spk14: Thank you. Our next question comes from Nick Jones with J&B Securities. He may proceed.
spk03: Great. Thanks for taking the questions. Hey, how's it going? George Bell. If I kind of back into, I don't know if it was in the release, if I kind of back into auction marketplace revenue per unit, it looks like it's stepped up mid-single digits sequentially. So I guess kind of question one, anything to call out there? And then question two, just any update on how you're thinking about pricing on the platform?
spk02: Thanks. Yeah. Hey, Nick. Yeah, so our auction and assurance ARPU basically went up about a little more than $10 quarter on quarter and was up you know, about $35 or so year-on-year. So, you know, a lot of that benefit is associated with the fee increase that we did in Q4. You know, plus we had pretty good mix on the marketplace. Well, you know, and GMV per unit went up quarter-on-quarter, slightly down year-on-year. But, you know, again, that was offset by the fee increase. So, you know, we're in a pretty good place in terms of our fee structure, and it's – you know, help us drive, you know, really strong margins as well. That combined with, you know, with the arbitration frequency that I've mentioned and how well the team's been managing that.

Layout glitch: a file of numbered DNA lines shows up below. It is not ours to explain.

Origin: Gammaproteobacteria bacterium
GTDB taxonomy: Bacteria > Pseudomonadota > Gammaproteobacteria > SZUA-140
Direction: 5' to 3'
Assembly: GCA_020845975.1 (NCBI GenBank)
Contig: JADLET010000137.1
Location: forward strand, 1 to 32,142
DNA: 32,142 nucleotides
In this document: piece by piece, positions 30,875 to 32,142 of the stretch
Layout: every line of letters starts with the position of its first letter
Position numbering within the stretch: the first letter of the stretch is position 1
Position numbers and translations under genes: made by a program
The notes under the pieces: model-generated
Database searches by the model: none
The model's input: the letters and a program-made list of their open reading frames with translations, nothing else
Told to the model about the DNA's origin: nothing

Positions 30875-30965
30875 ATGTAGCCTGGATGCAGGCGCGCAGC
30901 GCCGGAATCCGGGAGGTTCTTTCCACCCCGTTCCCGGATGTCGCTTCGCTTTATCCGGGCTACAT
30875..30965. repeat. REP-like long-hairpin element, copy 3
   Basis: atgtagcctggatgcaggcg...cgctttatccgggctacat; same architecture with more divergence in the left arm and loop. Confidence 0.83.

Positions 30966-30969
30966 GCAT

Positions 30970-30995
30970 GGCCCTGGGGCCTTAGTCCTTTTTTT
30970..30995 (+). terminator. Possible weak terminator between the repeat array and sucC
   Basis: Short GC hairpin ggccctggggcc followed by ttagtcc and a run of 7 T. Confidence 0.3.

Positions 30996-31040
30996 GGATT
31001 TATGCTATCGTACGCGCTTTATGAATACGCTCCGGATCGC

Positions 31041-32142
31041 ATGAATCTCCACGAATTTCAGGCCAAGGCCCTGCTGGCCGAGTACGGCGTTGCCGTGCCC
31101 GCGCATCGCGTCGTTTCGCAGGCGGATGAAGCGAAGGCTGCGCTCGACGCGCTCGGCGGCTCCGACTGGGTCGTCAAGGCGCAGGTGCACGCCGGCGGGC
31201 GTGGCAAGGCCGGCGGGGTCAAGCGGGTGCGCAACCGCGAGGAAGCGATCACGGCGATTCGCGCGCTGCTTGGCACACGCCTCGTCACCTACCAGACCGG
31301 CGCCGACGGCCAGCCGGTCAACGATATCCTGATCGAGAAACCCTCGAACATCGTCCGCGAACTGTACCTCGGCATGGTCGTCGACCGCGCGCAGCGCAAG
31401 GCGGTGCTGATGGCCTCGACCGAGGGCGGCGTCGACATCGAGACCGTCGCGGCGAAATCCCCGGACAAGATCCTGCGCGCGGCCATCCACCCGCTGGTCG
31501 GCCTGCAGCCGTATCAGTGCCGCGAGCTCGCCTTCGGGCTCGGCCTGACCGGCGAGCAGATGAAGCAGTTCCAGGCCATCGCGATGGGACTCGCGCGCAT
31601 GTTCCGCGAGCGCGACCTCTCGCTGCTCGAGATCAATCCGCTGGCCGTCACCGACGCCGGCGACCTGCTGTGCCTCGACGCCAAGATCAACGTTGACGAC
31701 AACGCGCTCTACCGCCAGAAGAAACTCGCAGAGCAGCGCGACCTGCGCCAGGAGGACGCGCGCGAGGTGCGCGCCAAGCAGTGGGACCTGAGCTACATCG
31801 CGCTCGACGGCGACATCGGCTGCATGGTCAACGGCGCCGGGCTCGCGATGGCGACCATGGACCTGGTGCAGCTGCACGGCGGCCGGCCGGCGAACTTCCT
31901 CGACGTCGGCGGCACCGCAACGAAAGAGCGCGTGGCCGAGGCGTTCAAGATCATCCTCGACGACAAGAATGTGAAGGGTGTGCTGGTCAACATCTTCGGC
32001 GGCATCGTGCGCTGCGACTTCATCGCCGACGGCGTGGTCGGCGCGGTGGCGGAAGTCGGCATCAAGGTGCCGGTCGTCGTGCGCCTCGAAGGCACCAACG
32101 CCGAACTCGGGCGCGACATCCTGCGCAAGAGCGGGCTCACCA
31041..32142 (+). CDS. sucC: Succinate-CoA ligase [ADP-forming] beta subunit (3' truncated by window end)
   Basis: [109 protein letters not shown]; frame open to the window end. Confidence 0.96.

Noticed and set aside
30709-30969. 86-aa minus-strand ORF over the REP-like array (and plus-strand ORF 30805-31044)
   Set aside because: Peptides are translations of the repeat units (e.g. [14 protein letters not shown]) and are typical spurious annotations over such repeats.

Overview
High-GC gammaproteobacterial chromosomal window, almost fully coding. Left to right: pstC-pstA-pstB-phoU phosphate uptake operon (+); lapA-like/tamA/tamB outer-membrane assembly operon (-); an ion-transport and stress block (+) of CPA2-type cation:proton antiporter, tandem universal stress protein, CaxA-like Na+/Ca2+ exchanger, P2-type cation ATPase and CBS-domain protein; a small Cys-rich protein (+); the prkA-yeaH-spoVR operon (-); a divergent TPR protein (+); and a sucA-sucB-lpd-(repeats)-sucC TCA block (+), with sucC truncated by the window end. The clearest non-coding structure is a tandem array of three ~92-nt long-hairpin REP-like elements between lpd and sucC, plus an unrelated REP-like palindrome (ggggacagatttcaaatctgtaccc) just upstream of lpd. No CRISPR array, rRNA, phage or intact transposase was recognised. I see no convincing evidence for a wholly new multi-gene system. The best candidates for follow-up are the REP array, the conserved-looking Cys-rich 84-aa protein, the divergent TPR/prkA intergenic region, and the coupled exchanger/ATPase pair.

spk04: Yeah, I think one of the themes Bill said earlier said more to come in how we get to the 2026 numbers. Again, not to spoil our content, but I would say you're seeing us confident in the higher ARPU range, right? That would be one of the areas as an example of how we get there being different. You know, not to mention specific, you know, like other people in the marketplace, we look at some of like whole parts revenue per unit. We're still a lot lower than them. Having said that, I feel comfortable about our revenue per unit, like this area we've been in, I think between now and 26, ARPU is an area that could grow. And that's just one theme. It might be, you know, we'll see in any one back-to-back quarters, we'll see as sometimes GMB is going down and we'll increase price again each year. when you look at it broadly year over year, we're pretty confident in our pool.
spk15: Great. Thanks, George. Thanks, Bill. Thank you.
spk14: Thank you. Our next question comes from Nat Schindler with Bank of America. You may proceed.